Bike Commuting: Bike Locking Your Bike Pt. 2
I’ve recently moved to a big city, and not just a big city, but one notorious for bike theft. I consider myself pretty good at locking bikes, but after hearing reports of how bad the theft problem is, I’ve had to up the ante, particularly since I don’t own a car and on a student budget I won’t be replacing my bike any time soon. Fortunately, I was able to substantially increase my bike’s security for under five bucks and very little extra time. Here’s how you can make your bike more theft proof.
I picked up this idea from a bike I saw chained up one day. Your bike may be well locked, but some accessories can still be vulnerable. A simple hose clamp works wonders to fix this. At the local hardware store I was able to pick up a handful for $1.49 a piece. In the picture, the rack is clamped to the seat stay, or the thin, down-slopping tube. I used them to clamp my rack as well as my frame pump to the frame. This makes the frame pump a little less convenient to use but I also don’t worry about having to replace it if it’s stolen. BikeHacks also suggests that once you find your idea seat post height, you affix a clamp flush to the tube so that you can easily slid the seat in and out when you park. This makes it more convenient to return your seat to it’s original height if you own a quick release and are constantly taking your seat out and putting it back in.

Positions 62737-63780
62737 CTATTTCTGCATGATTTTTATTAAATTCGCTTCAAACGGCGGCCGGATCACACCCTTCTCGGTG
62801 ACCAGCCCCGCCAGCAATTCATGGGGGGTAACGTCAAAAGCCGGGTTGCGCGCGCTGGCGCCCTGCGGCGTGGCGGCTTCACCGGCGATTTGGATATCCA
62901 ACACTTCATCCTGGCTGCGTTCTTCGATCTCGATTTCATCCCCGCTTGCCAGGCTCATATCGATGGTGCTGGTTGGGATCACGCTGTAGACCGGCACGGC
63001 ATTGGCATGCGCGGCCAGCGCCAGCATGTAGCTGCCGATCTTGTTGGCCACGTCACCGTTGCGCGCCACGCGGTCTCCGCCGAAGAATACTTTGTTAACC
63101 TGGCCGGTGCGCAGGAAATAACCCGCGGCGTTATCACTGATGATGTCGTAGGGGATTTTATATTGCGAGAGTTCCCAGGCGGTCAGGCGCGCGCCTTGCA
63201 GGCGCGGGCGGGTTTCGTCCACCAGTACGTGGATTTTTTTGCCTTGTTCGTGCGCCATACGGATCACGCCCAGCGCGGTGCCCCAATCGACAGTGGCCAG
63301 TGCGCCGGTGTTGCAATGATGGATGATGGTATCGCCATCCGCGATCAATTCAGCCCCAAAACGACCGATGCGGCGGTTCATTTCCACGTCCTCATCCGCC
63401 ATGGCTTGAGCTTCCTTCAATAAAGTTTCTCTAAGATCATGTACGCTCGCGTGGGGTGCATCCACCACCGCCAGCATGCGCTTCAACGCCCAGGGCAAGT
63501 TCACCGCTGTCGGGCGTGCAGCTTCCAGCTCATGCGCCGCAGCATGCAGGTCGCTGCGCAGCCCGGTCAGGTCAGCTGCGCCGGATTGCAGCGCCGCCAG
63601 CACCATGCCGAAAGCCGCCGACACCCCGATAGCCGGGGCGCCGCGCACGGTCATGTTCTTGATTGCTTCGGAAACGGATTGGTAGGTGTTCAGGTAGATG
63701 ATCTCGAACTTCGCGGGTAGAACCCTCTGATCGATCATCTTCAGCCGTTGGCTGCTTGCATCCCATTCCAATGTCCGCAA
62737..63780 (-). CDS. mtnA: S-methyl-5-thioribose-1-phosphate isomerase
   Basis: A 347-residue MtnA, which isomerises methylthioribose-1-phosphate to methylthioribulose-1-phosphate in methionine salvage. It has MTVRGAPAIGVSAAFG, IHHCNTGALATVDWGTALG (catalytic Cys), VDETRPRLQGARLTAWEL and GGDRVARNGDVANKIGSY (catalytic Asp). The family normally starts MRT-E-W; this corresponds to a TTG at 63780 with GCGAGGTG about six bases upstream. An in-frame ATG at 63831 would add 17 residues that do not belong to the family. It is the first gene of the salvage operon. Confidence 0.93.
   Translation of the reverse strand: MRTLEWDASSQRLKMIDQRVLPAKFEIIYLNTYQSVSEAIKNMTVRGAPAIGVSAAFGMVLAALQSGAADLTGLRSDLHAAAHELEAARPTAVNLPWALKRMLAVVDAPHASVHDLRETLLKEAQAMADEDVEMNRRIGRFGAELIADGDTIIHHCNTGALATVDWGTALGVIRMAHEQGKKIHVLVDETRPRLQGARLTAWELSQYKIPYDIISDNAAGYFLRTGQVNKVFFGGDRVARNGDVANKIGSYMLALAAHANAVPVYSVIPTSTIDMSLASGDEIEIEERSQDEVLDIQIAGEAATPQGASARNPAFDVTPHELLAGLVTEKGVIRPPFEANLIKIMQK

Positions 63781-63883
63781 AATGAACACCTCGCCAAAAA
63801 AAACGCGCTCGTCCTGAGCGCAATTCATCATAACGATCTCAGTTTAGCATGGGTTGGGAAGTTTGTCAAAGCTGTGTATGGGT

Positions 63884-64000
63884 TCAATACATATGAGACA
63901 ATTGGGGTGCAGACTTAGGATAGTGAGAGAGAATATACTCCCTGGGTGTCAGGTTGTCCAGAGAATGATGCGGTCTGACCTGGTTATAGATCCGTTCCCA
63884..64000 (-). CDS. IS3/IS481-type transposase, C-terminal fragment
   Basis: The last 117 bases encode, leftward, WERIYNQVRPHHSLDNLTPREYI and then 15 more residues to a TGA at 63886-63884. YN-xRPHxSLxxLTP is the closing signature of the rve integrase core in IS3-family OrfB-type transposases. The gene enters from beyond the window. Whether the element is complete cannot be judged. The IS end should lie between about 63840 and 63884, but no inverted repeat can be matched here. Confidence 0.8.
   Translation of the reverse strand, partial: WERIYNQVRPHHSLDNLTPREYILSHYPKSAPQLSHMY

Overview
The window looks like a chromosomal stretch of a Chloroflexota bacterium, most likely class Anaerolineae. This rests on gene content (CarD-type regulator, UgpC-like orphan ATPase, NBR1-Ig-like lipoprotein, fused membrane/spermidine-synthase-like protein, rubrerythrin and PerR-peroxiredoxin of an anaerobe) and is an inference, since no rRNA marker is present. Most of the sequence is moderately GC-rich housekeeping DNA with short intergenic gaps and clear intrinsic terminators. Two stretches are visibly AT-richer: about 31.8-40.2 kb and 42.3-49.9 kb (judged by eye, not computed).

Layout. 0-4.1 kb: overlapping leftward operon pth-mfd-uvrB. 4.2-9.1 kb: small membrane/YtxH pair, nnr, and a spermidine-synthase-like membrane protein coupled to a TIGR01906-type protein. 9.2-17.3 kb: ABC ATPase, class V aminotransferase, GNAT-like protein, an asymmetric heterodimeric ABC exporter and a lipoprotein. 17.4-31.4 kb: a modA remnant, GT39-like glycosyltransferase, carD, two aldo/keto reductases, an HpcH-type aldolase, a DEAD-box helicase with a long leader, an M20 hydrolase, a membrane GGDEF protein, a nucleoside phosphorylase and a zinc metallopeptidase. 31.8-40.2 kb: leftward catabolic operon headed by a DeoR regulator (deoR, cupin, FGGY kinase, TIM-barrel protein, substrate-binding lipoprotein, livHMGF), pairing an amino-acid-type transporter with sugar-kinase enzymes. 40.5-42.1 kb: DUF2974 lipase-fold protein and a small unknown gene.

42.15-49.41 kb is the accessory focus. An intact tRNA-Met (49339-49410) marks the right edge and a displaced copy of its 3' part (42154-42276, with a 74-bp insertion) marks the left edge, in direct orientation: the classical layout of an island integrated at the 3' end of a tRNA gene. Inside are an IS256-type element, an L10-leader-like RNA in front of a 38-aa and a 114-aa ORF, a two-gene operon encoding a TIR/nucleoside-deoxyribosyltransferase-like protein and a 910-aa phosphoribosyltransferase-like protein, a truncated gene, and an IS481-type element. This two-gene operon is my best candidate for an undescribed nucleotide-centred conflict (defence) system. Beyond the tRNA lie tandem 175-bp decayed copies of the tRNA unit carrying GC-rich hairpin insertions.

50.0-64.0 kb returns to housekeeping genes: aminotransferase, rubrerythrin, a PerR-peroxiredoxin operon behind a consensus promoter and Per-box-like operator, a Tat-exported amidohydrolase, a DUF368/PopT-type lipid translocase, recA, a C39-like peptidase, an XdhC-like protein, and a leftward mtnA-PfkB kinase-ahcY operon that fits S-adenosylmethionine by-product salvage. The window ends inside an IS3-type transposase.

If constantly removing and replacing your seat is too much of a hassle, I simply asked the local bike co-op for an old chain and tube. Snake the chain through the tube to prevent the chain from scratching your bike or spreading grease everywhere. Run the tube/chain through the bottom of your seat and part of the frame. Using your chain tool, remove the extra links and join the chain back together. Now you don’t have to worry about locking up your saddle or removing it whenever you enter a building.
Photo Credit: Murray Corp